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Thread: Can we do this?

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    Can we do this?

    Hello, I have a friend who is in good shape to ride but he is blind. I ride myself. He brought up the idea about us riding a tandem. Can you guys give me some advice on how we might go about this? He is approx 5'10-6' or so and I am 5'2". I would have to be in the front since he cannot see. Could we find such an animal that we could ride together? Of course I would want to start used. He has ridden them before but I have never done it myself but hope it can work out because it would greatly benefit the both of us. Thank you!

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    Member riding_blind's Avatar
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    as a blind stoker myself I don't see why not. There are a lot of us out here and where there's a will there's a way. I am taller than my wife but we don't have any problems riding together.

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    Senior Member CaptainHaddock's Avatar
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    Quote Originally Posted by maggie M View Post
    Hello, I have a friend who is in good shape to ride but he is blind. I ride myself. He brought up the idea about us riding a tandem. Can you guys give me some advice on how we might go about this? He is approx 5'10-6' or so and I am 5'2". I would have to be in the front since he cannot see. Could we find such an animal that we could ride together? Of course I would want to start used. He has ridden them before but I have never done it myself but hope it can work out because it would greatly benefit the both of us. Thank you!
    There are custom routes you could go, but I'd look into the Rans series of recumbent tandems (for example) http://www.rans.com/bicycles/tandem.html . There is also another tandem design where the stoker (person in the rear) steers & brakes and the captain (person in the front) provides the power. This is often seen in a half up-right & half recumbent tandem, for example Bilenky. http://www.bilenky.com/Home.html The advantage of that style is that it allows for a shorter person to be in back, and yet be the captain.
    Last edited by CaptainHaddock; 05-29-12 at 11:16 PM. Reason: found the bike I wanted to talk about

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    Senior Member zonatandem's Avatar
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    Suggest finding used Co-Motion Periscope. Several models available; check out Co-Mo's website for more info.
    The 'Scope is ultra size adaptable!
    It features a seatpost-within-a-seatpost for ultimate height adjustment. Stem/bars can be adjusted by utilizing an adjustable pilot stem (Co-Motion sells those) and adjustable stoker stem (pretty well standard on many tandems).
    Have a local couple that switch captaining positions. He is 6'2", she is about 5'2".
    Not only are they able to fit as adults properly, she also rides as captain with each of her kids!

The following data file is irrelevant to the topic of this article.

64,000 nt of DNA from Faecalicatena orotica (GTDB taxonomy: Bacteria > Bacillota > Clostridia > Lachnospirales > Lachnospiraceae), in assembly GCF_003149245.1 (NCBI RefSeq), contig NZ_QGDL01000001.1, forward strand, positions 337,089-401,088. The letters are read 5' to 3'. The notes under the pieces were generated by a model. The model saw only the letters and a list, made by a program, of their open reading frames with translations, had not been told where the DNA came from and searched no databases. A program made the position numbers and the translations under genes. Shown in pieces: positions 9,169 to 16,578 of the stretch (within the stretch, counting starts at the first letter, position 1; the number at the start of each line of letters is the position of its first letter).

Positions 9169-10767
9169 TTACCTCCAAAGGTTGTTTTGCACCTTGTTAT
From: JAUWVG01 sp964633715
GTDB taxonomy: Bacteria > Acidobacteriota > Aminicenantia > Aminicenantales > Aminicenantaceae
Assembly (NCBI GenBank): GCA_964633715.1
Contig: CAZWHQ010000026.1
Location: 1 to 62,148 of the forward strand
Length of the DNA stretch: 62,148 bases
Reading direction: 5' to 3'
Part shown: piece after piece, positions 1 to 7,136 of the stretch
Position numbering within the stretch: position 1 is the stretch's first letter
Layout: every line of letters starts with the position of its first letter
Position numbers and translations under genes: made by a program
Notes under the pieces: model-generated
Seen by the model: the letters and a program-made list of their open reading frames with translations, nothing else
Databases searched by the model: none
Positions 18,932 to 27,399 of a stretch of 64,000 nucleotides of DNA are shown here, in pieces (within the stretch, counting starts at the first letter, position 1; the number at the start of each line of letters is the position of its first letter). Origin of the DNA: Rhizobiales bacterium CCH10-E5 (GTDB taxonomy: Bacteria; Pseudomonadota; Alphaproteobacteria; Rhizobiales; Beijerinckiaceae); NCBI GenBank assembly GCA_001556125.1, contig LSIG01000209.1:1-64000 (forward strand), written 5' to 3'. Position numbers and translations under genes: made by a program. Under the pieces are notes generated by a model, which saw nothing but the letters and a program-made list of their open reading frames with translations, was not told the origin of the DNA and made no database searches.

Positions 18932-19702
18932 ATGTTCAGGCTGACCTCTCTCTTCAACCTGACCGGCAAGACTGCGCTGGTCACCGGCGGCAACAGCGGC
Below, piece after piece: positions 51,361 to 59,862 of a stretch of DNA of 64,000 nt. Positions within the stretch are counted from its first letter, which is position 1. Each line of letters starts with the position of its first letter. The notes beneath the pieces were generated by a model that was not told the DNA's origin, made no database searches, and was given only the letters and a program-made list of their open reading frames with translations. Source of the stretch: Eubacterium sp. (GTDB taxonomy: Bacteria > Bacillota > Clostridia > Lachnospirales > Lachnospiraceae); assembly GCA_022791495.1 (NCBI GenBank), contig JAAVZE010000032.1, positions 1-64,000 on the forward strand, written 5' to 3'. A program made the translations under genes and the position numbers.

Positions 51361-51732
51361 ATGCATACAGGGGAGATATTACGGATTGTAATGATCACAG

They did have to get the Periscope model with 26" wheels instead of 700c wheels to allow her proper standover room as captain.
    Another possible choice could be a Bike Friday tandem. Features small 20" wheels and is quite adapatable but not as well so as the 'Scope in our opinion/experience.
    Go for it!
    Pedal on TWOgether!
    Rudy and Kay/zonatandem

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    Senior Member CaptainHaddock's Avatar
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    Quote Originally Posted by zonatandem View Post
    They did have to get the Periscope model with 26" wheels instead of 700c wheels to allow her proper standover room as captain.
    Another possible choice could be a Bike Friday tandem. Features small 20" wheels and is quite adapatable but not as well so as the 'Scope in our opinion/experience.
    Rudy touches on an important part about fit for smaller riders. The simple fact is, that if you do decide to go the "traditional frame" route, you will need to look for a smaller wheelset (650c / 26" / 24" / 20" are the common smaller sizes) to allow the frame to fit your body first and foremost. Your mantra through this process should always be "fit fit fit" as a bike that does not fit, is a bike that you will not ride!

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    Junior Member tandemchick's Avatar
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    Quote Originally Posted by maggie M View Post
    Hello, I have a friend who is in good shape to ride but he is blind. I ride myself. He brought up the idea about us riding a tandem. Can you guys give me some advice on how we might go about this? He is approx 5'10-6' or so and I am 5'2". I would have to be in the front since he cannot see. Could we find such an animal that we could ride together? Of course I would want to start used. He has ridden them before but I have never done it myself but hope it can work out because it would greatly benefit the both of us. Thank you!
    I'm 5'2" and my husband (riding_blind, who posted above) is blind. He's taller than I am (not hard, as I'm sure you're familiar with *g*), and while we did have an...interesting...time finding a tandem that fit us, it absolutely can be done. At first we had a small frame Santana with 26" wheels. We liked it, but it didn't quite fit us right, so we sold it and got a custom sized Co-Motion Primera. We love it. Obviously, since you're planning on going the used route, custom sizing isn't an option right now, but that option DOES exist. I'm with Zona here--a Periscope could definitely be your best bet for right now.